Much has been written on the topic of food waste, specifically, the staggering notion that uneaten food accounts for 3.3 billion tons of greenhouse gases worldwide, according to the Food and Agriculture Organization (FAO) of the United Nations. While the number itself may be the oft-quoted headline, it’s important to take a deeper dive into the components comprising such a figure.
While about 43% of waste occurs at the consumer level, the remaining 57% can be attributed to the corporate tier, an indication of our collective weakness as a society as it pertains to everything from production and harvesting to distribution and storage, and ultimately, purchasing habits and consumption.
At the outset, economic fluctuations can lead to food remaining unharvested, as prices fall below the cost it would take to adequately market them, leading to wasted natural resources and labor. Many restaurants and supermarkets are prone to reject food that doesn’t meet their “Grade A” standards of excellence when it comes to appearance or quality. Inventory that does make it through is then subject to consumer demand, an inexact science which has failed to adequately keep pace in recent years, leading to substantial excess.
Understanding Food Waste Numbers Is the First Step to Reduction
While no one faction can unilaterally resolve this widespread issue, small reductions in food waste can be made through a collection of individual initiatives and coordinated efforts.
To start, a baseline understanding of the numbers is imperative. This has increased throughout the last year due to increased collaboration among retailers, wholesalers, growers and shippers, necessitated by the unique circumstances created by the novel coronavirus (COVID-19) pandemic. It brought attention to the need for wide-scale improvements to cold chain maintenance, supply and demand forecasting, and the lack of contingency plans currently in place should these measures fail.
Fresh produce is a sensitive product, one which, by its very nature, begins to degrade at harvest. Adequate protection is essential to maximize shelf life and usability, particularly when it comes to temperature and humidity management. Long distance transport and transfer can have a substantial effect; at a minimum any disruptions can harm a product's appearance, taste, or shelf life.
While certain items may not meet the standards of more selective retail outlets and restaurants, alternate sales channels may be pursued. Donation is a viable option, as are those partners willing to accept slightly damaged produce. Even those with a shorter shelf life can easily be repurposed as salad bar and deli items, or sold at a discount so as not to be discarded completely.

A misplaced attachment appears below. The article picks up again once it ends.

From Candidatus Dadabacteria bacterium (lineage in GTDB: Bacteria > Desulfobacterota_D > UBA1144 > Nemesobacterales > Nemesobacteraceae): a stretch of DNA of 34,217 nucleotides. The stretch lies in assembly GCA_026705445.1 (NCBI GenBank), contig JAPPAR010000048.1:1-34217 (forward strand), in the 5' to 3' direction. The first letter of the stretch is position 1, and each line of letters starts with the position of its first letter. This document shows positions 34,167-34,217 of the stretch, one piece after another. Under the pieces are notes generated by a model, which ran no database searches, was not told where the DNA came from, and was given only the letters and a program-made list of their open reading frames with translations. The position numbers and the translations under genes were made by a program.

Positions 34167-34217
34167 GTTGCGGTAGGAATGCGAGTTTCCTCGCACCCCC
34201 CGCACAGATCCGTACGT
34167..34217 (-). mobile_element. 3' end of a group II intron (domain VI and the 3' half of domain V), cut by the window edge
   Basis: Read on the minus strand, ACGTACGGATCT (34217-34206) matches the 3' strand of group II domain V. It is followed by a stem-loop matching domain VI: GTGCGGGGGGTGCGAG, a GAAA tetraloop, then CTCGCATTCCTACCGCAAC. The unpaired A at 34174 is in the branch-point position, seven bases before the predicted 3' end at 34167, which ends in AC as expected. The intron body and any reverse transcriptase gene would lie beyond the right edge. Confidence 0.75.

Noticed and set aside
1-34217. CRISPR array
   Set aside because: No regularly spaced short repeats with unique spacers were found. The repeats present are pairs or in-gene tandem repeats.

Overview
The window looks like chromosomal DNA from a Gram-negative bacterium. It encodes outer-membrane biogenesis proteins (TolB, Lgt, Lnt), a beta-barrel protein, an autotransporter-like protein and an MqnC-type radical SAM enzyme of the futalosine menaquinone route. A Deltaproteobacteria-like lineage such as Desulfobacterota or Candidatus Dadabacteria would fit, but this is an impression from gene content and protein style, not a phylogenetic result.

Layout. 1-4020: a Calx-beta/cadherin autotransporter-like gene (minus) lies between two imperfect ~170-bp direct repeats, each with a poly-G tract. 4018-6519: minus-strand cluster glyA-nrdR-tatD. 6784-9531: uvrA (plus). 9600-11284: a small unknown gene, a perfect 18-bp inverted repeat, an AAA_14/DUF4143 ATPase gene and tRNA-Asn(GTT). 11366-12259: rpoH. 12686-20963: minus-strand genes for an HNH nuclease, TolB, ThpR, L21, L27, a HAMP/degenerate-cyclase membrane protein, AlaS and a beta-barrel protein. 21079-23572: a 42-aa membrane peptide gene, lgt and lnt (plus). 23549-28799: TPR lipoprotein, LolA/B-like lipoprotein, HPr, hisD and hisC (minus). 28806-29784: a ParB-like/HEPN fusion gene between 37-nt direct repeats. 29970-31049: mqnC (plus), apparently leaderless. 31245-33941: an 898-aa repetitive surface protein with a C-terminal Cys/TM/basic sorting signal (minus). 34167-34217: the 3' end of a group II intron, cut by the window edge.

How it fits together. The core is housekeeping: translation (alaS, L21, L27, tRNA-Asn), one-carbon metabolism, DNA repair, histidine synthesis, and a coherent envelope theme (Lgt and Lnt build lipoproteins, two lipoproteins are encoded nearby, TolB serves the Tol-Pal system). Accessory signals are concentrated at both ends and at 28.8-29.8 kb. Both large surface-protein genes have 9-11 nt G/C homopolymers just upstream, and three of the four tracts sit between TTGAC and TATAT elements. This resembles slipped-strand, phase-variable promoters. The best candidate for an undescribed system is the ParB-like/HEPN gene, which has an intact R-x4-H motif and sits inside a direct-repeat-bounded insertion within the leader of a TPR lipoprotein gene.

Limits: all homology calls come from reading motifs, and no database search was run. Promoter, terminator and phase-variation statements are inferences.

At least 25 corporations—including restaurants, food manufacturers, hotel chains, and food management companies—have committed to cutting food loss in half by 2030 through prevention, recovery, and recycling. This combination of efforts to feed those less fortunate, coupled with the environmental wins to be gained from minimizing product waste, should serve as strong motivating factors in banding together to combat this global issue.
New Technology Contributes to Clean Energy Creation
Regardless of the efforts made, the fact remains that there will always be food waste to contend with. The question of how to manage it is one the agricultural industry has been exploring for a number of years, through its investment in anaerobic digestion technology as a means of meeting sustainability goals and producing organic energy.
With a common mission of generating the highest possible energy yield from discarded materials, key players including farmers, ranchers, growers and food processing plants have signed on nationwide in an effort to mitigate the long-term damage created by traditional food waste disposal. Companies such as Perdue Farms and Smithfield Foods have entered into respective partnerships with local businesses to this end, paving the way for others to do the same.
Through this cutting-edge process of anaerobic digestion, resources such as organic soil amendments, designed to improve quality, increase water retention and improve runoff; clean water, to be used in irrigation applications; and natural gas, to be incorporated into the regional gas network; can be funneled to surrounding communities, thereby giving back rather than taking from the environment.
Significant urban development projects are coming to fruition in 2021, as American Organic Energy looks to break ground on its much-anticipated anaerobic digester, with the goal of helping the region approach net-zero waste in the coming decades, contributing to the environmental improvement of the New York metropolitan area and beyond.